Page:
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Here's what a Memphis mayoral candidate has to say about residency requirements

In the new lawsuit, Van Turner’s main point emphasizes the tie between mayor and council residency requirements and needing another popular vote to repeal it.

MEMPHIS, Tenn. — Two candidates for Memphis mayor have now filed lawsuits against the Shelby County Election Commission over residency requirements. 

Mayoral candidate Van Turner filed a complaint in chancery court on Thursday. He, like candidate and Shelby County Sheriff Floyd Bonner are seeking more clarity around restriction on how long and where mayoral candidates can live leading up to an election.

Earlier in the week, Turner told ABC24 his legal team would file a new lawsuit alongside Bonner’s if they felt Bonner’s suit was missing anything they deem critical. In the new lawsuit, Turner’s main point emphasizes the tie between mayor and council residency requirements and needing another popular vote to repeal it.

In a statement sent to ABC 24 Turner said:

“A small group of insiders afraid of change and reform want to handpick the mayor. The people should choose the mayor by the same standard they elect the city council. This is a clear-cut example of trying to take choices away from voters."

Turner said there was no need for so many opinions requested by the Shelby County Election Commission but acknowledges the final decision will come down to a judges’ ruling, which should not impact voters.

“We’ve had two or three opinions regarding this issue,” Turner said. “At each point in time I’ve tried to follow the law. I think the council is going to propose a new law to saw that its one year. It’s a one-year requirement in the county, so it makes sense to have a one-year requirement in the city, and we just have to move forward. I don’t think this is confusing. There’s no need to have this issue dissuade anyone from voting.”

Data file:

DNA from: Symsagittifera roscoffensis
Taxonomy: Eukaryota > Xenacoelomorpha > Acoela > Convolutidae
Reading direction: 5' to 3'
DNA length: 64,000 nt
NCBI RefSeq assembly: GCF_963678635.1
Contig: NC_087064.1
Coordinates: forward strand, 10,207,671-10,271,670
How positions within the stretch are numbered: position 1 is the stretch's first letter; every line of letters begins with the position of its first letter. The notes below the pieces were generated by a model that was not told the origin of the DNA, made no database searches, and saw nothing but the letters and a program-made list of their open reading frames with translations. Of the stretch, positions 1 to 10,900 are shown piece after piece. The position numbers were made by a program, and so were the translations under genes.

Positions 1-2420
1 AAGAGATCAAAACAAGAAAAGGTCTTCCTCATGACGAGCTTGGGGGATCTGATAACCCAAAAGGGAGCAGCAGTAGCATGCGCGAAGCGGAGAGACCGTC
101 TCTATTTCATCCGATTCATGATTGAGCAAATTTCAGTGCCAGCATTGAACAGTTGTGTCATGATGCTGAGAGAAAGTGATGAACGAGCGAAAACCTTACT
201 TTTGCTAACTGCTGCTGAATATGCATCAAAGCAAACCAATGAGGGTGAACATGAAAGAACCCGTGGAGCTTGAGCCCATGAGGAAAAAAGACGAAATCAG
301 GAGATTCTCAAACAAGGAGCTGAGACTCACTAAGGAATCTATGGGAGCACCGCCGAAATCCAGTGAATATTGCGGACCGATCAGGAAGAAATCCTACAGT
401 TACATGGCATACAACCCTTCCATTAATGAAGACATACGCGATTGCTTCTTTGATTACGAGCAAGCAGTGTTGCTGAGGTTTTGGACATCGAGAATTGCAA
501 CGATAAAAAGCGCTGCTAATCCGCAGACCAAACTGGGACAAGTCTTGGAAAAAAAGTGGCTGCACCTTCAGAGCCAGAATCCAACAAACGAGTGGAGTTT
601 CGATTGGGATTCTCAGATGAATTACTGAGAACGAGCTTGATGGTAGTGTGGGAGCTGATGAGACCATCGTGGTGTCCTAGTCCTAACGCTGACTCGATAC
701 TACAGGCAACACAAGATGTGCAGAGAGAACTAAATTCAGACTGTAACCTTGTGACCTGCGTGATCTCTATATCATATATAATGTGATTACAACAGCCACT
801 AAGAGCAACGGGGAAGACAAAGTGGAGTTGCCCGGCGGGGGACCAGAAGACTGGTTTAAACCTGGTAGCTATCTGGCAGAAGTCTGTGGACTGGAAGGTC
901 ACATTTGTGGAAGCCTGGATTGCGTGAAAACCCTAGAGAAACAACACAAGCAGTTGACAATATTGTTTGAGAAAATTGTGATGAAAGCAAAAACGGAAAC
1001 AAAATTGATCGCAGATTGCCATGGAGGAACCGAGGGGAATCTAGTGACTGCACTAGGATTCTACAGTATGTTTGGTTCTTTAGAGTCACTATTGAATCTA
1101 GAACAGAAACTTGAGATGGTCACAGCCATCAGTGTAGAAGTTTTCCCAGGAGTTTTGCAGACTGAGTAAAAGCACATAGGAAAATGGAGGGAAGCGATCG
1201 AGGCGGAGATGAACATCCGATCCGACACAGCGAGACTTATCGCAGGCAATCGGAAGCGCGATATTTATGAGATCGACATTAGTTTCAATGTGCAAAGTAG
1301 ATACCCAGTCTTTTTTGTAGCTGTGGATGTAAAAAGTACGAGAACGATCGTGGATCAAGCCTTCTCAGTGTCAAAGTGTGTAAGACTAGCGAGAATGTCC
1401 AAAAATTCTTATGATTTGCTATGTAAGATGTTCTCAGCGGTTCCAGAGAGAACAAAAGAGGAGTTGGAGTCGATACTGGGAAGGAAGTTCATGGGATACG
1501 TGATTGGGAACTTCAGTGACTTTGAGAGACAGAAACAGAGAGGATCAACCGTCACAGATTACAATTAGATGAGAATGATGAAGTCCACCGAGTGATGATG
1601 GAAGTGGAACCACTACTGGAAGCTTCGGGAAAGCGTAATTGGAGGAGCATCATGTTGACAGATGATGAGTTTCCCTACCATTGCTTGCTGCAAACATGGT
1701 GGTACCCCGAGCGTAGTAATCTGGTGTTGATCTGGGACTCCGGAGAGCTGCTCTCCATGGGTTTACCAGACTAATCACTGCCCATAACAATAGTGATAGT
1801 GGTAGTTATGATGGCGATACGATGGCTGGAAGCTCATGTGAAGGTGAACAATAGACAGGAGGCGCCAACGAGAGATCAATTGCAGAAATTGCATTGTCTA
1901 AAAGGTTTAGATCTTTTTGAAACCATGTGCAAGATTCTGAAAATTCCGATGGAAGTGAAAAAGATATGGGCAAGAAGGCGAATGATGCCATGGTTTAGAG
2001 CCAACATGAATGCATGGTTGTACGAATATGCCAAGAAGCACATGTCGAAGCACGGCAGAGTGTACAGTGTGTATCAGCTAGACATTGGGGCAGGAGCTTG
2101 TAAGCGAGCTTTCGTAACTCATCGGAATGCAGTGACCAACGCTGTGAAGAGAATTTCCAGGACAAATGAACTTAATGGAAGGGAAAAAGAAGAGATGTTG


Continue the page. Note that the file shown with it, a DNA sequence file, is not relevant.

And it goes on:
Candidates filing lawsuits believe there’s plenty of time for the residency issue to be resolved before any key dates.

“I think that this issue will be clarified in enough time for there not to be any further confusion by time the petitions are pulled for the election,” Turner said.

ABC24 reached out to the election commission for a comment on the second lawsuit being introduced. While Administrator of Elections Linda Phillips was not available on Friday when the initial suit was filed by Bonner, Phillips said the residency issue was not politically motivated and the election commission is “obliged to follow the opinion of the city attorney.”

Despite the back and forth over what the residency requirement actually means, Turner says he’s "a lifelong Memphian" and isn’t backing down.

“I was born and raised in Whitehaven,” Turner said. I represented Hickory Hill and parts of East Memphis for 8 years as a commissioner. I’m very involved with NAACP that’s located in South Memphis. I’m a lifelong member of Metropolitan Baptist Church, which is also in South Memphis — 'Souls-ville USA.' My law firm is located in Parkway Village.”

The other candidate potentially dealing with the same residency issue is former mayor Willie Herenton. He has chosen not to speak this week and has not put in a lawsuit that ABC24 has been made aware of.

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